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December 22, 2014

ESPN turns to the soaps to sell fantasy baseball - VIDEO

by Allison Waldman, posted Apr 6th 2008 8:54AM
ESPN Did you know that baseball players are big-time soap opera fans? It's true. All that time they spend hanging out in the clubhouse during the day, they have the soaps playing in the background. Not all, but a lot. That said, it'll be interesting to see if the same things that sell soaps -- the drama, the relationships, the never-ending stories -- work for ESPN in selling their Fantasy Baseball League. They're calling the series of commercials "Endless Drama."

I urge you to watch these hilarious new commercials for ESPN, using real soap actors, sets and production values, to get baseball fans to sign up to their league. There's no question that the commercials capture the spirit of a soap, sort of in that over-the-top way it was depicted in the movie Soapdish with Kevin Kline, Sally Field and Whoopi Goldberg. (Even the logos with the setting sun look the same!)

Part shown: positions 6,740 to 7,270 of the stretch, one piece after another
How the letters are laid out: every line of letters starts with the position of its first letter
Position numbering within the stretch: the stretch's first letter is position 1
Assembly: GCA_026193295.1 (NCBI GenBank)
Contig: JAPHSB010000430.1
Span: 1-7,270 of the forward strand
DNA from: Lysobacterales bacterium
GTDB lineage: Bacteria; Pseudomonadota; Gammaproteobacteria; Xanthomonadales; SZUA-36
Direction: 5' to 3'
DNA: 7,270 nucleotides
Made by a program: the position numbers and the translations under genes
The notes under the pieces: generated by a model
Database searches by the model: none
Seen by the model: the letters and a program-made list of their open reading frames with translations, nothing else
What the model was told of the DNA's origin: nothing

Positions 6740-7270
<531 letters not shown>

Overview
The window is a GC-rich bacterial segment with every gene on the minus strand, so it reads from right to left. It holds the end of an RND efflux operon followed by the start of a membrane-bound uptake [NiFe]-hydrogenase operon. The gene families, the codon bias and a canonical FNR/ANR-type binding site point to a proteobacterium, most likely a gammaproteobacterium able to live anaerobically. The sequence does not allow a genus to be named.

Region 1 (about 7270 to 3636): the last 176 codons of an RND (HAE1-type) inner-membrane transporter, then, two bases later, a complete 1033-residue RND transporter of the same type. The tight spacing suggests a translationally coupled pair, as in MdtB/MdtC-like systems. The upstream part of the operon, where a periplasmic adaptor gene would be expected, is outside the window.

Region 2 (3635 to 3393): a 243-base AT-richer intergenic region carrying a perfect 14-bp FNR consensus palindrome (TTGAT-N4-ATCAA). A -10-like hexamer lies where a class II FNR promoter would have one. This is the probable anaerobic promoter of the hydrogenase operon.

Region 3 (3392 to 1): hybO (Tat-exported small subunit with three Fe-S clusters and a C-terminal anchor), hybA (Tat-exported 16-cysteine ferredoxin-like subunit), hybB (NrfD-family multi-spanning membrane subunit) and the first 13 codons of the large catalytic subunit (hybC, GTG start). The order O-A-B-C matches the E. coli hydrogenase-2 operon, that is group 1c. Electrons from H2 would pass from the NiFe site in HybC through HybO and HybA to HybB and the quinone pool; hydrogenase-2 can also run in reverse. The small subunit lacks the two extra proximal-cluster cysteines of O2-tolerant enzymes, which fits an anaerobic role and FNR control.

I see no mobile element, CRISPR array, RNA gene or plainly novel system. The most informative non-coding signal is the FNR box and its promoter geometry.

As a soap fan, I really like that they used One Life to Live sets, actor like Rebecca Budig and Cameron Mathison from All My Children, and even directed the spots like they do a daytime drama. Also, as a baseball fan, I love that New York Yankee catcher Jorge Posada played a bartender in one. In fact, Jorge's episode plays more like a telenovela than American soap, with all the Latin flavor, and that just makes it more fun. Watch the video for yourself.

The question posed by Slate about the commercials, though, is a good one. Will this campaign get people watching ESPN, primarily guys, into signing up for the ESPN Fantasy Baseball league? That's the point of the whole endeavor. I can't say because I'm not into fantasy baseball, but I can say as a soap watcher and fan, I love this campaign. I think their spoof of the daytime genre -- including telenovelas -- was superbly executed. If it doesn't sign up thousands of players, maybe it will get a few soap fans pausing on ESPN to sample what they're doing on the worldwide leader in sports. That's not such a bad thing, but it may not be exactly what executive creative director Roger Baldacci of Arnold Worldwide, the agency behind the spots, had in mine.

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BillS

If I remember correctly, a group of Brewers were on the Young and the Restless last year.

April 06 2008 at 9:22 AM Report abuse rate up rate down Reply

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